January 11 - January 17 2007 

changing course?

President Bush has said repeatedly that we are fighting the War on Terror in Iraq to prevent the loss of more "innocent American lives." He is referring to the innocent lives lost in the attacks of 9-11-01. Ask yourself, what's more innocent than a new recruit? We are currently preventing the loss of innocent American lives, to the tune of 20-25 more soldiers killed each week. We have doubled the number of Americans killed on 9-11. The current administration seems to be guessing, at best, as to what to do next. Since we aren't sure, let's pick the option that protects more American lives. Sending 20,000 additional innocent Americans into Iraq doesn't seem to accomplish that. There are 6 million people in Iraq, give or take. We have just 15,000 troops there now, to stabilize the place. Do the math. For comparison, Boise State had over 30,000 fans at the Fiesta Bowl. Will another 20,000 innocent young Americans in Iraq make a difference? 50,000? 75,000? If we reinstate the draft, and send a half million of our sons and daughters into harm's way, on purpose, will we stabilize Iraq? Only part of that country's population is currently represented in the newly formed Iraqi government. That's why they have a civil war raging.Political solutions are more in order, it seems.

Obviously, 9-11 was unbearably painful. Not so obvious is the fact that the conflict in Iraq has kept the wound open. It's time to start healing the country, Mr. President. This country. Let's stop the (preventable) loss of more American lives. It's time for those brave young Americans to come home and protect our ports and coastlines.

Or go to a football game.

--Paul Peterson,


The president's proposed troop escalation in Iraq ignores the advice of key advisers, career military officers, and the clear will of the American people. Rather than sending more troops to Iraq, the U.S. should be engaging in regional diplomacy and preparing for a transition to Iraqi control of the country's security. More than 25,000 U.S. troops have been killed or injured in this war, and as many as half of a million Iraqi civilians have died since the invasion. I join with many other Americans in saying bring our troops home now, support an Iraqi-led reconstruction, and assure the American and Iraqi people that there will be no permanent U.S. bases on Iraqi soil. Lasting peace in Iraq will come by investing in reconstruction and diplomacy, not further investment in a war whose costs are already too high.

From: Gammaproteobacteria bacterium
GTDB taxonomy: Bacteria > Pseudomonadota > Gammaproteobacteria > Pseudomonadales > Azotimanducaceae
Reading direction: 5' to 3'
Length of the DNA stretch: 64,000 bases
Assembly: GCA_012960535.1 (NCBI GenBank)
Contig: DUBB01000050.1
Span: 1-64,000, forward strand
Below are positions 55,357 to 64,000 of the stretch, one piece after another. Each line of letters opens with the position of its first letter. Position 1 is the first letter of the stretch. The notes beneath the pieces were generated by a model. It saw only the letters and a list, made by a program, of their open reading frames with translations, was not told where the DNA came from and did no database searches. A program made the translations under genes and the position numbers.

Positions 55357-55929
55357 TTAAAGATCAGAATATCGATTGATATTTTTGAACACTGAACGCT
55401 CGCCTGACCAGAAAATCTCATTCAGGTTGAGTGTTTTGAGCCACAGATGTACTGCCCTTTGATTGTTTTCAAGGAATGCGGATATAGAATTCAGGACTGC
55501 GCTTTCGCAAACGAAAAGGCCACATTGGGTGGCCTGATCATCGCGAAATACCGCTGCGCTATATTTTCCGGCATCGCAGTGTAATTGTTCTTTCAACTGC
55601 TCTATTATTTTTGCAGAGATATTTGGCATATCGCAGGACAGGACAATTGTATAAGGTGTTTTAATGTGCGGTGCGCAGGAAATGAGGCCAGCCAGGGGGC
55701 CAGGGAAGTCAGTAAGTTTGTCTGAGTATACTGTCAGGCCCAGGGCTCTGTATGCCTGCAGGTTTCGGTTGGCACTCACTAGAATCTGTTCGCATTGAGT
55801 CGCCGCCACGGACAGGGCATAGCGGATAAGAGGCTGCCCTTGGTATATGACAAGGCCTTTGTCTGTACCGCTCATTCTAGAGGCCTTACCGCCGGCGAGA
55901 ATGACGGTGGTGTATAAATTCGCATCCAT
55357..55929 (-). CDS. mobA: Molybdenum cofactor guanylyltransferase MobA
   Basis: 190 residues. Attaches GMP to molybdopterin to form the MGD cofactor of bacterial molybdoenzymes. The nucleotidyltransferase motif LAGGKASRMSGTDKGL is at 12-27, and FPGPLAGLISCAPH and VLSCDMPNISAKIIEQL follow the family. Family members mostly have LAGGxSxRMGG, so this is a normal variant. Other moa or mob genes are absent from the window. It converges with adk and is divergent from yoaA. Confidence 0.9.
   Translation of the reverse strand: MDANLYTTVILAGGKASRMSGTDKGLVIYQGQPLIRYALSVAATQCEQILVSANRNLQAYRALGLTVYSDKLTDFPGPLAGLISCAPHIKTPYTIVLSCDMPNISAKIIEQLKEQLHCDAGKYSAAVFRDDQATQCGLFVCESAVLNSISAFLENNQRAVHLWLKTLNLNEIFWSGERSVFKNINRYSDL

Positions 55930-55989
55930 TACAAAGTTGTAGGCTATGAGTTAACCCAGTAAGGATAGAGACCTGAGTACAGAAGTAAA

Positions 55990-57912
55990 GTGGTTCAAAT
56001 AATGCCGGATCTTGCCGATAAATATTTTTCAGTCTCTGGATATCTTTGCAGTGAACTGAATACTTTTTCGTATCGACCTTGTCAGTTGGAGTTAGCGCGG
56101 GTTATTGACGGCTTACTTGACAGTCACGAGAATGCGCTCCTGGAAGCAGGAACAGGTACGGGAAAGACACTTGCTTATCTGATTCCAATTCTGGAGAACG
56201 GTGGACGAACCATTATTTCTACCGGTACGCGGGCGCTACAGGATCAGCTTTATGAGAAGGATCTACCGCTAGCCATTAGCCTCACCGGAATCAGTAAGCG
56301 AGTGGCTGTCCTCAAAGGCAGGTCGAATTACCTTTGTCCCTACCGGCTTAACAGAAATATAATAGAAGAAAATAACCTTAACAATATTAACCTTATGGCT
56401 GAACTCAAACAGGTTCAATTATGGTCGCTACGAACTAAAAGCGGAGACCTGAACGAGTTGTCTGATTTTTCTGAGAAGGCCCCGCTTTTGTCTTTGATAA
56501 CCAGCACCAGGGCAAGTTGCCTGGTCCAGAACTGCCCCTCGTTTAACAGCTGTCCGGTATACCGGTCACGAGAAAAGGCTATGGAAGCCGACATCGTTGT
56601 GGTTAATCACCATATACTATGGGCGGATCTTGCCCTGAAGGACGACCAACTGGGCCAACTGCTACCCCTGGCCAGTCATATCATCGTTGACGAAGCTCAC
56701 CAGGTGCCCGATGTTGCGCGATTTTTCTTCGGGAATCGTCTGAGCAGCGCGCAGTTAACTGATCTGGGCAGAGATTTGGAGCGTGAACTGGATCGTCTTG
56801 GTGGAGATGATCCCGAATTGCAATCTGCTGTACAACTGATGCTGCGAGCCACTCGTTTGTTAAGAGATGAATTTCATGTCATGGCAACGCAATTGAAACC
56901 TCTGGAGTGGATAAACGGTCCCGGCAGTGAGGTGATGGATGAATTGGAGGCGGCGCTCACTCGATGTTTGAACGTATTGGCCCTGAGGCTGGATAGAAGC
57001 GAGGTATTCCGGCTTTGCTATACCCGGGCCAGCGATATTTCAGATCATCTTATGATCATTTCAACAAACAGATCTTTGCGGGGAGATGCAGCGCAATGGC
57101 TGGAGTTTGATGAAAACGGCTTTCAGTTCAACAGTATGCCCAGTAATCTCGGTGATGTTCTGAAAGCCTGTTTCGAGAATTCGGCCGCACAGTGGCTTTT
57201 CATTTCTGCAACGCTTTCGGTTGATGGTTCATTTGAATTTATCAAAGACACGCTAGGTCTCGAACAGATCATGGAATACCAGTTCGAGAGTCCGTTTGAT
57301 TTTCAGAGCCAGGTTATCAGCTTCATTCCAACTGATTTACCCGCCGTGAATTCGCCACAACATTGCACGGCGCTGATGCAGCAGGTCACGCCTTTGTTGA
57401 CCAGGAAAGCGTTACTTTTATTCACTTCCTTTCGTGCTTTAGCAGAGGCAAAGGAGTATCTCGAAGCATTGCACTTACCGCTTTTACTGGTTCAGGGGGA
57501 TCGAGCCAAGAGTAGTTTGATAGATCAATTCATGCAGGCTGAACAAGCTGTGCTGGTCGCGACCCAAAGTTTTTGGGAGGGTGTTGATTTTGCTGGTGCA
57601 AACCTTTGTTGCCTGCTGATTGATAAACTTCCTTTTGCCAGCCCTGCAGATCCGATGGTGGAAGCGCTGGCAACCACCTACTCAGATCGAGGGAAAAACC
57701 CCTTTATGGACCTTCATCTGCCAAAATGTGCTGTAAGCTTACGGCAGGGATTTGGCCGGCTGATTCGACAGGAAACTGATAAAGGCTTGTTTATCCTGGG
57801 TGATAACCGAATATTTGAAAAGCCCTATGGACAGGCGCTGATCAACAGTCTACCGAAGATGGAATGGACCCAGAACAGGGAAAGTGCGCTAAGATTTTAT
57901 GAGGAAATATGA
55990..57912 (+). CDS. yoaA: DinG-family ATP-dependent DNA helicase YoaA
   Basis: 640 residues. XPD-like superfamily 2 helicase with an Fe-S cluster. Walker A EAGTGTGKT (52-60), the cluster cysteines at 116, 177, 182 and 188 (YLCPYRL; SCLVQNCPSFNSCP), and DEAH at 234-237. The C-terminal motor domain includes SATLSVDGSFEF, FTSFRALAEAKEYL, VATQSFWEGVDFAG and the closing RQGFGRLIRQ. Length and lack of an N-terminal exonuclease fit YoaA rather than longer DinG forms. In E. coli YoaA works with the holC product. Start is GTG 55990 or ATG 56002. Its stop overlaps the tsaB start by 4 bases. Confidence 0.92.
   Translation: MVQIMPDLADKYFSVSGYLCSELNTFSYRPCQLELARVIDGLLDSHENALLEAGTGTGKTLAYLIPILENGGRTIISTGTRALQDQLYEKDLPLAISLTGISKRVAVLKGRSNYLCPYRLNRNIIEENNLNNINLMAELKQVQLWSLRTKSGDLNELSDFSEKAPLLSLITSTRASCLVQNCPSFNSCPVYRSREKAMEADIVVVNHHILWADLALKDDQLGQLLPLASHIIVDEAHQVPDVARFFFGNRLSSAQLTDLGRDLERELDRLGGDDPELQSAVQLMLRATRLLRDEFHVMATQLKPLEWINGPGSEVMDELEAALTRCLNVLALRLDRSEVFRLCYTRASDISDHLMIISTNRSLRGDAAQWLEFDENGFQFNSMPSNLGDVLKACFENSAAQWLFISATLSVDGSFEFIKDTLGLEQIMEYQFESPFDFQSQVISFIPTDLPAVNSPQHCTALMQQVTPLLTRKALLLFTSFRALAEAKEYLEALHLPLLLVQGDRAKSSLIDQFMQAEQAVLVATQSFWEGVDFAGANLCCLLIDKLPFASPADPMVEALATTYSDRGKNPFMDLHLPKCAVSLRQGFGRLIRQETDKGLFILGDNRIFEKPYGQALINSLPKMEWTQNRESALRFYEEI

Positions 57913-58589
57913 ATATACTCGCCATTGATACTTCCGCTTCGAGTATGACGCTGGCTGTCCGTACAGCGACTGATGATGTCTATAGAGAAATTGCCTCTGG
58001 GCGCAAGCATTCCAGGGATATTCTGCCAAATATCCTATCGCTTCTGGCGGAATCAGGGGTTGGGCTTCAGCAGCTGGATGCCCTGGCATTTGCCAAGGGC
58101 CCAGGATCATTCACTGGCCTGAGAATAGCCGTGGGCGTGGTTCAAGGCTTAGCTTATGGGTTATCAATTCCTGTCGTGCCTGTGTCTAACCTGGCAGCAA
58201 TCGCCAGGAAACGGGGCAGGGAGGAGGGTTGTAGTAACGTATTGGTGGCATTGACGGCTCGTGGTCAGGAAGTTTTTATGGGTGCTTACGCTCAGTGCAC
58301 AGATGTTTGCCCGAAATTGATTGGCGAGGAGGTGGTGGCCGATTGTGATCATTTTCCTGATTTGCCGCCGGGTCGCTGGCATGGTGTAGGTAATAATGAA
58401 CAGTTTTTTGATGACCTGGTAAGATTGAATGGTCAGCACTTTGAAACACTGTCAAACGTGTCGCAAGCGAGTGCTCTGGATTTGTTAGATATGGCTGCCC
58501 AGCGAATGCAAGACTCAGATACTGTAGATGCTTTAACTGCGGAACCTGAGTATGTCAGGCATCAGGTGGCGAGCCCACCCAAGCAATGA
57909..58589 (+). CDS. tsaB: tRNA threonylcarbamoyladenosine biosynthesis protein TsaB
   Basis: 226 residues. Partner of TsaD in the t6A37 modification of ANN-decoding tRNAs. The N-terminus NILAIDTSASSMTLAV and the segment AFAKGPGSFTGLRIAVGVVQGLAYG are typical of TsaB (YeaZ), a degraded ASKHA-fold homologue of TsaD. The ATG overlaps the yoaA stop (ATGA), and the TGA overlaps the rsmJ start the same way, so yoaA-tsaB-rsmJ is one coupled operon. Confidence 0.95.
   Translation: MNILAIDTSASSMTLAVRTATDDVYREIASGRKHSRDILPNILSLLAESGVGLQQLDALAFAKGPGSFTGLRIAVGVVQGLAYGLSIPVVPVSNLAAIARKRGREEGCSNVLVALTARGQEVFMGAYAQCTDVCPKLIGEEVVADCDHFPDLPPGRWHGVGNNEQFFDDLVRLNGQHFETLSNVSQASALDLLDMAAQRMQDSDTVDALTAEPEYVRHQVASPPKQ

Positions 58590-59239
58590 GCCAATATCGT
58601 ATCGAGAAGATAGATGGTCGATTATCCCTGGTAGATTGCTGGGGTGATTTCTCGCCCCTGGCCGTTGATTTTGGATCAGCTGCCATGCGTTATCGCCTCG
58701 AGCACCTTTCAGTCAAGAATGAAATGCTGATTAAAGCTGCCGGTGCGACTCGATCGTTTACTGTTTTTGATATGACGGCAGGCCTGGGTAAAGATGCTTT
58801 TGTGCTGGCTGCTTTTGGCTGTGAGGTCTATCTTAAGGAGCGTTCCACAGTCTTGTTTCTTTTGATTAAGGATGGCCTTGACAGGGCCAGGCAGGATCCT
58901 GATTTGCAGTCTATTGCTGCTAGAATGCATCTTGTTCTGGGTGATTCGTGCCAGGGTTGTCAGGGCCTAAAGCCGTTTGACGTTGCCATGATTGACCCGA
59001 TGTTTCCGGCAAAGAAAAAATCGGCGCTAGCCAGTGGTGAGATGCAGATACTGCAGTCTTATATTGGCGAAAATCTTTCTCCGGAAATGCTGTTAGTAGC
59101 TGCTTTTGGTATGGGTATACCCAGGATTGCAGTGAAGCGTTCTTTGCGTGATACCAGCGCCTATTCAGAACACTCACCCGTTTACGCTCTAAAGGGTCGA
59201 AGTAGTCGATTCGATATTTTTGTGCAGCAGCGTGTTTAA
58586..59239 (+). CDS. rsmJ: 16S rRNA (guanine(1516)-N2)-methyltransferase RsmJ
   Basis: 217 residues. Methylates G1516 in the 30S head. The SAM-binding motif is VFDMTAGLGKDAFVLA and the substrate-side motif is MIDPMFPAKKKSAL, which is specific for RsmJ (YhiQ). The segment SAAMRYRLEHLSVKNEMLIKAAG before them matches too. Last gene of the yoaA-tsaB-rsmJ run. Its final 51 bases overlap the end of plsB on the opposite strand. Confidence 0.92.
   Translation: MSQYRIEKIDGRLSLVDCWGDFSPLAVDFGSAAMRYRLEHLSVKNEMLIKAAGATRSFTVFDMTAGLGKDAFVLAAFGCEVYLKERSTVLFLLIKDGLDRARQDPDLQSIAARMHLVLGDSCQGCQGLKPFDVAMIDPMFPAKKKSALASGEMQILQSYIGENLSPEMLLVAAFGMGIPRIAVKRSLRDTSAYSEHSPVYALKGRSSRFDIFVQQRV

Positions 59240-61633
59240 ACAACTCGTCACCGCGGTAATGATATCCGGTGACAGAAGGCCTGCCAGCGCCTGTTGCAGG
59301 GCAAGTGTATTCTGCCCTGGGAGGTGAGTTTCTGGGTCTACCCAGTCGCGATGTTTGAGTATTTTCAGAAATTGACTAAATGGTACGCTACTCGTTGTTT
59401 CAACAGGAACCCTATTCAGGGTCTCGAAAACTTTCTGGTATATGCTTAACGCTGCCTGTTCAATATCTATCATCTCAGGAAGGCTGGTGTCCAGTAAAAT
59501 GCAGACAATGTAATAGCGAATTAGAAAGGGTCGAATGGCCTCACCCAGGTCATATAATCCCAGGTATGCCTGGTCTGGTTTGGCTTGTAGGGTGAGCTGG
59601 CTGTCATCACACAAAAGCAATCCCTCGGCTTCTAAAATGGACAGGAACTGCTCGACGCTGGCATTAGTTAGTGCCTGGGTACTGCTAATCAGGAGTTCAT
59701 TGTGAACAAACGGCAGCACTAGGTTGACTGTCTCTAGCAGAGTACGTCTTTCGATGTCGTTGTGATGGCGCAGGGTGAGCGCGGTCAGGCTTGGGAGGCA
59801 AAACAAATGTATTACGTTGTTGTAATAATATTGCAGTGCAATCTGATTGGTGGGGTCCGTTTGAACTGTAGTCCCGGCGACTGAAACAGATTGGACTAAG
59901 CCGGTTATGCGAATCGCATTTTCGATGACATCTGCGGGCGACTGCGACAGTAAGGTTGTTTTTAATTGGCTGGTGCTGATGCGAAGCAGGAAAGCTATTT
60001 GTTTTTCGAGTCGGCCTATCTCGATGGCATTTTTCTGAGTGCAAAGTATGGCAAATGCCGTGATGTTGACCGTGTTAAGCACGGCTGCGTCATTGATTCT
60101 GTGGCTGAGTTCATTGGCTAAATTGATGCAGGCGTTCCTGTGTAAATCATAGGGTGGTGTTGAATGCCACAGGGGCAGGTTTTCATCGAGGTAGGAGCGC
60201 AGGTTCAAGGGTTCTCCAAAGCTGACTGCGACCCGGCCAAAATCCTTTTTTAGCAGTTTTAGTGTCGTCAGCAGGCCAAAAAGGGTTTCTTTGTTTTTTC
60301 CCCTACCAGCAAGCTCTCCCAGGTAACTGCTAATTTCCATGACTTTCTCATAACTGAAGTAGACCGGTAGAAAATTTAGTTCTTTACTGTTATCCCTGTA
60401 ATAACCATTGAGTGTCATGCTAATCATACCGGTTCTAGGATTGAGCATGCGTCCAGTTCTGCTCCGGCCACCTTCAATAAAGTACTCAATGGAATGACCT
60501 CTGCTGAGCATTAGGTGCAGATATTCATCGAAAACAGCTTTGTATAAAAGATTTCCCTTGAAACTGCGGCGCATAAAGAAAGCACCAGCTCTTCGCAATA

--Kevin Padden,


So, President Bush has now come to the conclusion that there needs to be a sizable increase in our military forces. Those skeptics out there, who do not comprehend the complexities of this brilliant military mind, probably don't realize that he has the vision to conceive concepts few others would even dream of. With his determined and steadfast leadership, nothing is unachievable. Based on the success of his domestic initiatives, think of the possibilities he could come up with for prosecuting the war in Iraq: outsourcing of military operations, privatizing strategic war planning, guest-soldier recruiting, veterans' retirement savings accounts--the possibilities are endless.

Of course, the cost of bringing our military up to the strength levels needed will require countless more billions of dollars. Not to worry. Our President will solve that problem just as he has with all other appropriations--more tax cuts!

--Paul G. Jaehnert,

Vadnais Hts., MN

da vinci fiction

I have enjoyed getting to more thoroughly read your periodical in light of my recent surprise retirement from the Flipside Cafe. This free time has afforded me opportunity to pick up a current religious mystery novel entitled The Da Vinci Code by Dan Brown. Admitting that I've read this is not my proudest moment, but I felt I should mention your winning story in the Fiction 101 and how it caught my literary eye. Much of the short story is incredibly familiar to the novel by Brown, including the exact lines "So dark the con of man" [pg 138, an anagram for Da Vinci's Madonna of the Rocks] and "you've got to be kidding me," respectively. I'm not positive if this constitutes plagiarism, but for such a short piece and a pretty hefty sum of reward money, I would have happily submitted my short story on how I feverishly pursued a white whale symbolizing Christianity and then died without resolution atop my ivory leg and all. Ahoy.

--Andrew Haffner,


Trapped parents

The work of Cathy Young (BW, Parent Trap, January 3) stimulates desperately needed discussion around the issues of divorce, separation, custody, family courts, and child support collection. The facts are that 86 percent of single-parent households are headed by a female. Forty percent of those admit to subversion of the relationship a child would have with its father. By any term, Hostile Aggressive Parenting, Parental Alienation Syndrome, Systematic Parental Alienation, or some other name, this activity is real and is epidemic. One question we should ask ourselves is what role does the government and its systems and programs, welfare reform act of 1996, domestic violence laws (VAWA), family courts, state attorney child support collection divisions, zealous and misguided advocacy groups play in teaching and supporting this behavior?

--Robert Gartner,


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